Julie Chin, an anchor for Tulsa, Oklahoma, NBC affiliate KJRH, told TODAY in an exclusive interview, “I feel good,” just four days after suffering what her doctors believed to be the beginning of a stroke on live TV.
Chin recalled initially thinking something was wrong with one of the contacts in her eyes as she struggled to read the words on the teleprompter during the morning broadcast on Sept. 3 — but then she noticed her hand and arm began to go numb.
Chin shared a text message she sent to her husband during the medical episode, adding that she couldn’t type the right words.
“I need help. Something is not Run today. My work won’t work is working my help me,” the text she sent her husband reads.
“I never send messages like that, obviously,” Chin told TODAY. “I just couldn’t put any words together, as hard as I tried.”
Chin passed the broadcast to meteorologist Anne Brown, and her co-workers, whom Chin called “my heroes,” quickly called 911. After doing plenty of tests, doctors believe Chin suffered the beginning of a stroke.
“We’re doing more tests, but they think it was the beginning of a stroke,” Chin said. “They think maybe my body corrected itself midway, and I didn’t have a full stroke.”
“Now I’m just seeing more specialists and more doctors and getting more opinions because we really don’t know what caused this,” she continued. “Of course, I want to know what caused it so that we can prevent it from happening again.”
Chin said she has no family history of strokes and that she thought she handled stress well, and even had a great night of sleep before arriving at work on Sept. 3.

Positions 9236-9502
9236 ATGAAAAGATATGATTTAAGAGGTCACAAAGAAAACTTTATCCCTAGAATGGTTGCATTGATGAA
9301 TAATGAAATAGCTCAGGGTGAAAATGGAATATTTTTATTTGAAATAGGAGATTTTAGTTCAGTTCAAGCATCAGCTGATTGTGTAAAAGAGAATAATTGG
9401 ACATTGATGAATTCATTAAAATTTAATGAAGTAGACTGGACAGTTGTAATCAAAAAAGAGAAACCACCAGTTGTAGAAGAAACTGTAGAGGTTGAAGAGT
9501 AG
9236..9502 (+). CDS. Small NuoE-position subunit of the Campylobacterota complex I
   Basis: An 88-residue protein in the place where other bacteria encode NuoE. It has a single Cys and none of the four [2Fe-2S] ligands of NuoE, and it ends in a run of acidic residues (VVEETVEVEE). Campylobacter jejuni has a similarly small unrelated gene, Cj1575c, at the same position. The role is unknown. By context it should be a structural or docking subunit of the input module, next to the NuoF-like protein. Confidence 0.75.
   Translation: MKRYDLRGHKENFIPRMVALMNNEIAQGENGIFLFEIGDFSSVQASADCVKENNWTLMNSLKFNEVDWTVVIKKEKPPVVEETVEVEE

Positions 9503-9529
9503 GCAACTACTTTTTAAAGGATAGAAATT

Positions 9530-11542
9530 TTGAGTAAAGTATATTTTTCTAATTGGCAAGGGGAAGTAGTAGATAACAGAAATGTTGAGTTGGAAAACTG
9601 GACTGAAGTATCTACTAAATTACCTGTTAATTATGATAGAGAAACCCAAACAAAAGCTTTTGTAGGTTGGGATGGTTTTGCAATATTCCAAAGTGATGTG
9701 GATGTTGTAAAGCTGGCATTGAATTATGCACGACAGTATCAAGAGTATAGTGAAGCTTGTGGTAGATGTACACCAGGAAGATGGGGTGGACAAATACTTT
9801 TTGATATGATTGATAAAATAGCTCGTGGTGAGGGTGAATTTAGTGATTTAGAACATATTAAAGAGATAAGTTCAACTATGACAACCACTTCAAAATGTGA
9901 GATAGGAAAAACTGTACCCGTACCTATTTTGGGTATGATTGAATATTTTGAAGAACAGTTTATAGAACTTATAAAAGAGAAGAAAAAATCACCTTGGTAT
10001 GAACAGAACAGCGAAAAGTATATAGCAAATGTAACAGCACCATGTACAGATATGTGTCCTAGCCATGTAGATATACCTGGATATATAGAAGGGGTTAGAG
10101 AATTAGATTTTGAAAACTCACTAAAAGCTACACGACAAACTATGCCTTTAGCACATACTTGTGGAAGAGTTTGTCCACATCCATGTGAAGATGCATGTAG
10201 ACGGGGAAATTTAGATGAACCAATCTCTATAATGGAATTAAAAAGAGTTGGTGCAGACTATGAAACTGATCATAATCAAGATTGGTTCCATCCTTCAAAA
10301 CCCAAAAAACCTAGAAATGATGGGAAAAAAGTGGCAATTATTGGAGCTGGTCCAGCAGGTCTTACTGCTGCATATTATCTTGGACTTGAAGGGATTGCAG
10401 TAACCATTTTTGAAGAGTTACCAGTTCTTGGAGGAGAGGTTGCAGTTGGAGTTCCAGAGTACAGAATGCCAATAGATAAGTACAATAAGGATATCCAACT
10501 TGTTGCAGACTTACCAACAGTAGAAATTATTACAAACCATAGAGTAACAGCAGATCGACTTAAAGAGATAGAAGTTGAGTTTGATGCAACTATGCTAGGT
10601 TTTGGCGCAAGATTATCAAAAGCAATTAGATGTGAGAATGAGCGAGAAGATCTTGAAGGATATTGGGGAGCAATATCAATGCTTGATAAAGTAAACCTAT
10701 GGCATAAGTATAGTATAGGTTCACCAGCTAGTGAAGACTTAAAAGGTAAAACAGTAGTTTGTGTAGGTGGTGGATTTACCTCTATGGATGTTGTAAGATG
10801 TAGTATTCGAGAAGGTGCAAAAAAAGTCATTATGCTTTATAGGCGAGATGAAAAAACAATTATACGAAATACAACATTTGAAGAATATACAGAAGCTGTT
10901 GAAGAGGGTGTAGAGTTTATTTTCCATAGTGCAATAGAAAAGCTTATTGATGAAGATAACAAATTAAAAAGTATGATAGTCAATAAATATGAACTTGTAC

“It’s maybe not my proudest professional moment,” Chin said. “But people have been so kind and they’ve been cheering me on and praying for me, and my family couldn’t be more grateful.”
In an interview with KJRH anchor Karen Larsen, which aired on Sept. 6 oz KJRHChin said she has been trying to take it easy in the days following the incident caught on air.
“I did open my work computer yesterday, and my husband said, ‘Close that computer,'” Chin revealed.
“And the good news is that everything came out great, that they didn’t see anything major that was really scary to them,” she continued. “But the bad news about that is that we don’t know why it happens. And if it could happen again.”
Chin will continue to search for answers and is now focusing on raising awareness of the warning signs for a stroke.
“If you need help, ask for help. You know don’t cause because I struggled not asking for help and I should have sooner,” Chin, who plans to rest and get back to work soon, said. “I may be a little nervous the first time I anchor, but I’m going to get back on the horse. I can’t live in fear, and … God gave me this chapter for a reason. So I’m going to use it for good and not going to let it stop me from doing anything. But maybe I’ll let it slow me down, a little bit.”
KJRH spoke with nurse manager Cameron Richardson, one of the members of the stroke team at St. Francis Hospital who cared for Chin, who said strokes can happen to anyone at any age and that calling 911 at the first sign of symptoms is critical.
“Time is a huge factor,” Richardson said, noting that people should call 911 first before going into the hospital on their own. “You may be in line waiting and your care is delayed and every second matters. Time is a huge factor. Time equals brain.”
On Tuesday evening, Chin once again thanked people for their “prayers, love, and messages” on Facebook.
“I had no idea my story would travel so far or get quite the reaction it has. Truthfully it’s a little overwhelming seeing videos of yourself having a medical emergency everywhere you look. All I can say is during those live TV moments, I tried to steer the ship as gracefully as I could,” she wrote in part, adding, that she’s “continuing to see doctors and trying to make sense of what happened.”